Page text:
Workers often know about the realities of the job going in. They have a bit of black humor about it: “No jump, no pay increase” - one has said.
About Foxconn’s labor practices - I am not really a bleeding heart type. But neither am I a cruel, evil capitalist. Foxconn has a rather rigid work culture - but you do not get to employ a million people in China without offering something that those workers want. It is not the Mao era anymore. People can choose what they wanna do.
And to add, it is not like the white collar working life in China is all that much better either - Google 996 if you do not believe me. Or ask your Chinese (and Taiwanese) working friends. Least the factory workers get paid overtime.
Another thing. The jumping incidents and the subsequent pay raises made Foxcon's business more expensive for Apple. So starting in 2010 with the iPhone 4, Apple began mixing in iPhones made by one of Foxconn's competitors Pegatron.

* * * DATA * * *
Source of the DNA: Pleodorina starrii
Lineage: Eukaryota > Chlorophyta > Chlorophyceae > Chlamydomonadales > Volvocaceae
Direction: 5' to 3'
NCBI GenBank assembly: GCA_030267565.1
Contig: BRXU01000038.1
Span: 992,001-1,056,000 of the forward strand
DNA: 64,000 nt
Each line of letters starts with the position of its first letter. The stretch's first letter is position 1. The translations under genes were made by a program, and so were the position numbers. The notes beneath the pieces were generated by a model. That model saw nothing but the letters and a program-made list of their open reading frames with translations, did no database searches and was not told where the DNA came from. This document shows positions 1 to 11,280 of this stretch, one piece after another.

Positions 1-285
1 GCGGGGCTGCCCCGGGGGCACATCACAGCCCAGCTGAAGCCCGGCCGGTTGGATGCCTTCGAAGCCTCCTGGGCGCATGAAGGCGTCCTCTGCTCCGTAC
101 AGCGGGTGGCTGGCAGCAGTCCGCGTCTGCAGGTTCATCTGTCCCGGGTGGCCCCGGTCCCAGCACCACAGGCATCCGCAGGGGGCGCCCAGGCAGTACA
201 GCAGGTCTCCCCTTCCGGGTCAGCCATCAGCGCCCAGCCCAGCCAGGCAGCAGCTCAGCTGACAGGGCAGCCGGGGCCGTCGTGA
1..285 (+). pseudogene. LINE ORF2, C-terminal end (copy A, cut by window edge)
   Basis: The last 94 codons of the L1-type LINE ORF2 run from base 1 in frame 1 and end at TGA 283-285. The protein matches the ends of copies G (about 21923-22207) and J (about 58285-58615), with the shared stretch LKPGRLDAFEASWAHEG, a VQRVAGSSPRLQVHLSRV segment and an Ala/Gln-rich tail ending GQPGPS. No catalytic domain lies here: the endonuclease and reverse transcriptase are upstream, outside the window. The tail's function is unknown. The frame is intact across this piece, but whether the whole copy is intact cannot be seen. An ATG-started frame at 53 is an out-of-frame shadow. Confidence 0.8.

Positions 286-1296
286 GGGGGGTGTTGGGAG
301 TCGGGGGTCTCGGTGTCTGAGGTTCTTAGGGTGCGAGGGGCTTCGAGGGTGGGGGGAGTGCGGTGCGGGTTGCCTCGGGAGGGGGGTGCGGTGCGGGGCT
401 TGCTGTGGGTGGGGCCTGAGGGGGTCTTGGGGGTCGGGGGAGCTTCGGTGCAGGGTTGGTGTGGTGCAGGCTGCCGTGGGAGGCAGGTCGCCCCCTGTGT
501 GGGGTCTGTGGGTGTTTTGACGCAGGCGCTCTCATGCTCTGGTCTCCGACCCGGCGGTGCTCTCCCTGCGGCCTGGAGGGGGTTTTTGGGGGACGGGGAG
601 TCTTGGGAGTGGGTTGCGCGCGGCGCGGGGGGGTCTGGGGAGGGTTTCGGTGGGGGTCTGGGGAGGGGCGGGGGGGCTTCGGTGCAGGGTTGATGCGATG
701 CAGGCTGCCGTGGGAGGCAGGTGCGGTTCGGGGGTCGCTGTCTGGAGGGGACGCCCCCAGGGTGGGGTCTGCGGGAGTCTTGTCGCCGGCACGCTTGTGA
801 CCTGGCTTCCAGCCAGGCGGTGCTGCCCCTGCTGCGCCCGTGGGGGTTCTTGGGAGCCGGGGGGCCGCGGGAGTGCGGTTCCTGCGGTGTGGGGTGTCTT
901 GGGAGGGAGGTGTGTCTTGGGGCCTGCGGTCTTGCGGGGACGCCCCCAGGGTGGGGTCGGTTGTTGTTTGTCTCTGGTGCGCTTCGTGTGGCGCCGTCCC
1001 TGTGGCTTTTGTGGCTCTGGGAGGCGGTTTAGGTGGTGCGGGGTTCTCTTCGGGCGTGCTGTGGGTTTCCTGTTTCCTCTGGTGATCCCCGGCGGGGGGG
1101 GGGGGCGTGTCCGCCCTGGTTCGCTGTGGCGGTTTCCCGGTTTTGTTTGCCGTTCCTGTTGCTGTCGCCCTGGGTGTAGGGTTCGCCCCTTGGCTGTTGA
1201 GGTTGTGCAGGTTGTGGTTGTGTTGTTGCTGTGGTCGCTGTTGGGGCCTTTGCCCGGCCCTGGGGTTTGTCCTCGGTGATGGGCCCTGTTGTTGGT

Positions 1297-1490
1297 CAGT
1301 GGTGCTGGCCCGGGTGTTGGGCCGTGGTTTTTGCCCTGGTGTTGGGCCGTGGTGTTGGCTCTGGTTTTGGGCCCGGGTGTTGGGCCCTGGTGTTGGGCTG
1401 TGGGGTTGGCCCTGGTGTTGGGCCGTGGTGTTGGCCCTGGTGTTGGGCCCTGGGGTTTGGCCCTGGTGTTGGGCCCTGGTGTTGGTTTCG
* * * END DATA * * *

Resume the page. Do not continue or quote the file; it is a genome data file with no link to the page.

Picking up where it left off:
Pegatron is a low cost competitor to Foxconn. Considering how cheap Foxconn is, that's an achievement. And it seems like their guaranteed pay is lower. But Pegatron stays out of the limelight and Foxconn gets slapped with the slave labor reputation.
Foxconn is such a big and sprawling company that I can’t cover the whole thing in just one video. My goal was to shed just a little light on a company that is much bigger than most people realize.
Foxconn is bigger than TSMC, but TSMC gets most of the glamor. Foxconn came along first, but TSMC remains the golden child of the Taiwanese economy. Few people want to think about the stuff that Foxconn does - it is nothing like the glamor of etching microchips with lasers. And TSMC is Taiwan-first, while Foxconn and Gou have an unpleasant close connection to China.
But Foxconn is as big and vital to Taiwan as the semiconductor manufacturers are. And Foxconn remains the leader in assembly - and that says as much about its market power as anything else out there.